It's not the first time Steve's seen a man knitting.  It's the twenty first century, after all, and a lot of things are fine now that weren't when he was growing up.  But he has to admit that he's a little surprised, partly because Bucky is so engrossed in what he's doing that he doesn't seem to know he's there.

He coughs, hoping to alert him to his presence as gently as possible.  "Hey, Bucky," he says softly.  Bucky looks up, his face an intensely focused mask.  His hands don't stop moving.  "I’m going to the store in five, you coming out?"

It seems to take a minute for Bucky to process what he says.  Then he nods, glancing back down at the tangle of yarn in his lap.  "Soon," he says.  "I just wanna finish this row first."

Steve doesn't really know what to say to that, so he nods and lets the door fall shut.  As he turns to walk away he hears Bucky begin to murmur, "Knit one, purl two…"

He waits a few days before bringing it up, unsure of how Bucky will react.  The cleaning and cooking were one thing.  He doesn’t see how this is the same.  When he asks over morning coffee, hesitantly, Bucky shrugs.

"Sam taught me," he replies.  "He said some of the guys he counsels have started doing it. Said it helps to have something to do with your hands."  He holds his own hands out in front of him, gleaming metal and soft flesh.  "I’ve got to hold back with my left, though, otherwise I rip the yarn."

Steve thinks of that still, concentrated look on Bucky's face, the minute wrinkle between the eyebrows.  "Does it?" he asks.  “Help, I mean?”

 "A little," he says.  "I can't do much yet, though.  Just straight rows.  Sam's going to teach me to do the harder stuff later.”

That’s all he seems to want to say on the subject.  He closes his mouth and leans over the newspaper, squinting at the funnies like he can make them actually funny through sheer force of will.

But that night, while Steve is watching television, Bucky plops down next to him with his needles and yarn.

 "What are we watching?" he asks.  He doesn’t actually look at the screen, just frowns down at what he’s making.  It doesn’t look like much of anything yet, although Steve is pretty sure it’s blue.

He checks the menu.  "I Love Lucy," he reads.  The note on the Sad Grandpa list says that he’ll like this one “because it’s old.  And you’re old.  So.”  “You might like it.”  After all, Bucky’s old too.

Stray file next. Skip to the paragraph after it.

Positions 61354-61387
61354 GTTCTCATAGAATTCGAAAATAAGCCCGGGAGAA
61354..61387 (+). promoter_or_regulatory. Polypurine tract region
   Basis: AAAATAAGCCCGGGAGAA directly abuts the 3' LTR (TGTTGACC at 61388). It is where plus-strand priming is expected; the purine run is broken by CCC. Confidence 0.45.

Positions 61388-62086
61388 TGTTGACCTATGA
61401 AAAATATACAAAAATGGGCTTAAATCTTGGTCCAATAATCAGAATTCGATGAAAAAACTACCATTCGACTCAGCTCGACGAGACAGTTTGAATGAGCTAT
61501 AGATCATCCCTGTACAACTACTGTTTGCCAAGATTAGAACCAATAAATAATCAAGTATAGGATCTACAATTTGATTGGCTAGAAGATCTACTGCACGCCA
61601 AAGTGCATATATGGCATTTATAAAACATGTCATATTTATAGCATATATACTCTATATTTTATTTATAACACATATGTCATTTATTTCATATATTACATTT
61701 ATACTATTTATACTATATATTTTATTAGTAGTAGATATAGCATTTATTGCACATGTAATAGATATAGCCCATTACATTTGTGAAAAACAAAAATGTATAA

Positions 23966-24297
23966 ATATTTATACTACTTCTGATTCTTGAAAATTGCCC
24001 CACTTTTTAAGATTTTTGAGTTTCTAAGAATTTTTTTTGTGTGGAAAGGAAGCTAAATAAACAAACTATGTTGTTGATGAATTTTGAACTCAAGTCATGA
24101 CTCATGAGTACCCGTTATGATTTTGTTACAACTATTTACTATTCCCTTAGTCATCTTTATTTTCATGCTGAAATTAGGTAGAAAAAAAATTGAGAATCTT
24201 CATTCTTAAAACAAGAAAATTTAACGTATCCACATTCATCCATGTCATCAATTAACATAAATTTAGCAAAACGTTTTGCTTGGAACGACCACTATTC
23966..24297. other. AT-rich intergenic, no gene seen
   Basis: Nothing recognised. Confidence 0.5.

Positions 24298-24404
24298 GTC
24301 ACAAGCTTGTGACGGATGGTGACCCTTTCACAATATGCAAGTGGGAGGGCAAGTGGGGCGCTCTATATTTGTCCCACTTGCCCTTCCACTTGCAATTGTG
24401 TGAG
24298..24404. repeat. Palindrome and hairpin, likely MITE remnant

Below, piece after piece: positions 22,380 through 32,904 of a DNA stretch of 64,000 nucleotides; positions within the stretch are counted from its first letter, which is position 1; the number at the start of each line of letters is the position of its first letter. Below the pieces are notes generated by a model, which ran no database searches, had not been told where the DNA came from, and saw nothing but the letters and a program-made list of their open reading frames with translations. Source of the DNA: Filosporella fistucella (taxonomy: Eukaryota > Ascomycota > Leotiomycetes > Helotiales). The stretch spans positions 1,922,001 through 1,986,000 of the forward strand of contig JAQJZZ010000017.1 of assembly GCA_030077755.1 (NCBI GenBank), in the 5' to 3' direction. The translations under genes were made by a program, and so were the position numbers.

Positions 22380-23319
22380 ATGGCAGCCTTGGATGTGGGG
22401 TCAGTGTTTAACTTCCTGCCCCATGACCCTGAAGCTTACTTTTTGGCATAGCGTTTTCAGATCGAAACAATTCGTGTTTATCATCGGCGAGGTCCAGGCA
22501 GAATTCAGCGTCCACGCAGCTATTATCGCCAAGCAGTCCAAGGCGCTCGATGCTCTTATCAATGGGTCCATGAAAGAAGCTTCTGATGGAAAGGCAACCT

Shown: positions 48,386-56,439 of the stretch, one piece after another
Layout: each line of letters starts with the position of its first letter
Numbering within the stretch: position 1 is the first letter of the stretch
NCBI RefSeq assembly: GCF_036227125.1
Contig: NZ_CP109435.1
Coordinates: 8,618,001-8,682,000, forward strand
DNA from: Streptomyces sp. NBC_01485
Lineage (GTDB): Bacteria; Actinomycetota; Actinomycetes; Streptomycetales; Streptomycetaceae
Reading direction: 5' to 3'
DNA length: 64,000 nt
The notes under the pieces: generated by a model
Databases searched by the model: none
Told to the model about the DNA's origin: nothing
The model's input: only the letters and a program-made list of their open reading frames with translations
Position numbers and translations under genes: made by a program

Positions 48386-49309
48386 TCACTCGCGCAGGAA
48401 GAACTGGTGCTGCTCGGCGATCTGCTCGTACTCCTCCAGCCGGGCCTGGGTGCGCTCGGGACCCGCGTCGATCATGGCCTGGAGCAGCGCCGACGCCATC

Bucky nods and doesn't ask any more questions, the only sound from him the clacking of his knitting needles.  Steve watches him as much as he watches the program, the movements of his metal hand a little fast than his right.  The light of the screen washes him out, makes him look pale and delicate, turns his eyes a bright, electric blue.

After a few minutes he stretches out, draping his legs across Steve’s lap.  He doesn’t look up as he does it, or even change the speed at which he knits. Like it’s nothing.

But it’s something.  Before the fall, the ice, the war, Bucky had been a very tactile person, always ruffling Steve’s hair or slinging an arm across his shoulders and pulling him close.  It had been hard for Steve to get used to when they’d first met.  Then, when he came back, he avoided touch completely, flinching if he even got too near when they passed one another in the hallway.  He’s gotten more comfortable since then, he can stand brushing Steve’s fingertips with his own when he passes him a plate, doesn’t squirm when their shoulders touch in the movie theatre.  But this… this is more physical contact than Steve has had with him since they were boys.  He is a warm and heavy weight, and Steve can feel his face prickling with heat.

He looks away from him, keeping his eyes locked on the screen.  He’s lost the plot at this point.  Lucy is wearing a fake nose, he’s pretty sure. 

“You okay, Rogers?”

He can feel Bucky’s eyes on him all of a sudden.  His voice is low.  Steve hopes the light from the screen washes him out the way it does Bucky, turns him blue and white so he can’t see the colour on his cheeks.

“Never better,” he replies, hoping he sounds cheerful and not like he’s about to swallow his tongue.  “Never better.”

It’s true, he thinks firmly, and pays strict attention to the television.  But later he can’t remember anything he watched.